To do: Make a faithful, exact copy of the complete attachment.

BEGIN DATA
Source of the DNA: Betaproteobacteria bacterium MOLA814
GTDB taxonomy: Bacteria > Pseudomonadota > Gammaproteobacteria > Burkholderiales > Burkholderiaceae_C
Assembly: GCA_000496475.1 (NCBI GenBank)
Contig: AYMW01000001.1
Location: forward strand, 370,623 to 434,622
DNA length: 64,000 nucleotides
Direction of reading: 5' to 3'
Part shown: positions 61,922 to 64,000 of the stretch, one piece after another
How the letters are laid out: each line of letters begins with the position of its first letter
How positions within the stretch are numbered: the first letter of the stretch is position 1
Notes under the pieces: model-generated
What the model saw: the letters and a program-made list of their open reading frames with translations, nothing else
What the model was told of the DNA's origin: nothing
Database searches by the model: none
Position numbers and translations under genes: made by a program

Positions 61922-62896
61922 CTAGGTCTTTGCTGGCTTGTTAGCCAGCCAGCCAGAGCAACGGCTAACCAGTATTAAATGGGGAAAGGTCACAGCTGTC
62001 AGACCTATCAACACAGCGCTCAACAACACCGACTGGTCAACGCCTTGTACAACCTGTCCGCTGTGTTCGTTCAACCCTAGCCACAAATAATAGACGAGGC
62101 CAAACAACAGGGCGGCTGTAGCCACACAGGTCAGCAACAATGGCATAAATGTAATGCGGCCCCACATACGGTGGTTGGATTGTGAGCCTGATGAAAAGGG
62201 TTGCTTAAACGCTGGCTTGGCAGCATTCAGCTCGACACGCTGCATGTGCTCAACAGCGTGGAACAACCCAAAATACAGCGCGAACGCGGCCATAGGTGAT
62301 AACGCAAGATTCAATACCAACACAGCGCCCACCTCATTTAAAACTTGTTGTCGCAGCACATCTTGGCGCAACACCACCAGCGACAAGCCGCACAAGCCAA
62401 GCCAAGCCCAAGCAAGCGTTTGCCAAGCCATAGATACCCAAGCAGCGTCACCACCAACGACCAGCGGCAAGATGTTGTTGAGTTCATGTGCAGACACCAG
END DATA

Source of the DNA: Betaproteobacteria bacterium MOLA814
GTDB taxonomy: Bacteria > Pseudomonadota > Gammaproteobacteria > Burkholderiales > Burkholderiaceae_C
Assembly: GCA_000496475.1 (NCBI GenBank)
Contig: AYMW01000001.1
Location: forward strand, 370,623 to 434,622
DNA length: 64,000 nucleotides
Direction of reading: 5' to 3'
Part shown: positions 61,922 to 64,000 of the stretch, one piece after another
How the letters are laid out: each line of letters begins with the position of its first letter
How positions within the stretch are numbered: the first letter of the stretch is position 1
Notes under the pieces: model-generated
What the model saw: the letters and a program-made list of their open reading frames with translations, nothing else
What the model was told of the DNA's origin: nothing
Database searches by the model: none
Position numbers and translations under genes: made by a program

Positions 61922-62896
61922 CTAGGTCTTTGCTGGCTTGTTAGCCAGCCAGCCAGAGCAACGGCTAACCAGTATTAAATGGGGAAAGGTCACAGCTGTC
62001 AGACCTATCAACACAGCGCTCAACAACACCGACTGGTCAACGCCTTGTACAACCTGTCCGCTGTGTTCGTTCAACCCTAGCCACAAATAATAGACGAGGC
62101 CAAACAACAGGGCGGCTGTAGCCACACAGGTCAGCAACAATGGCATAAATGTAATGCGGCCCCACATACGGTGGTTGGATTGTGAGCCTGATGAAAAGGG
62201 TTGCTTAAACGCTGGCTTGGCAGCATTCAGCTCGACACGCTGCATGTGCTCAACAGCGTGGAACAACCCAAAATACAGCGCGAACGCGGCCATAGGTGAT
62301 AACGCAAGATTCAATACCAACACAGCGCCCACCTCATTTAAAACTTGTTGTCGCAGCACATCTTGGCGCAACACCACCAGCGACAAGCCGCACAAGCCAA
62401 GCCAAGCCCAAGCAAGCGTTTGCCAAGCCATAGATACCCAAGCAGCGTCACCACCAACGACCAGCGGCAAGATGTTGTTGAGTTCATGTGCAGACACCAG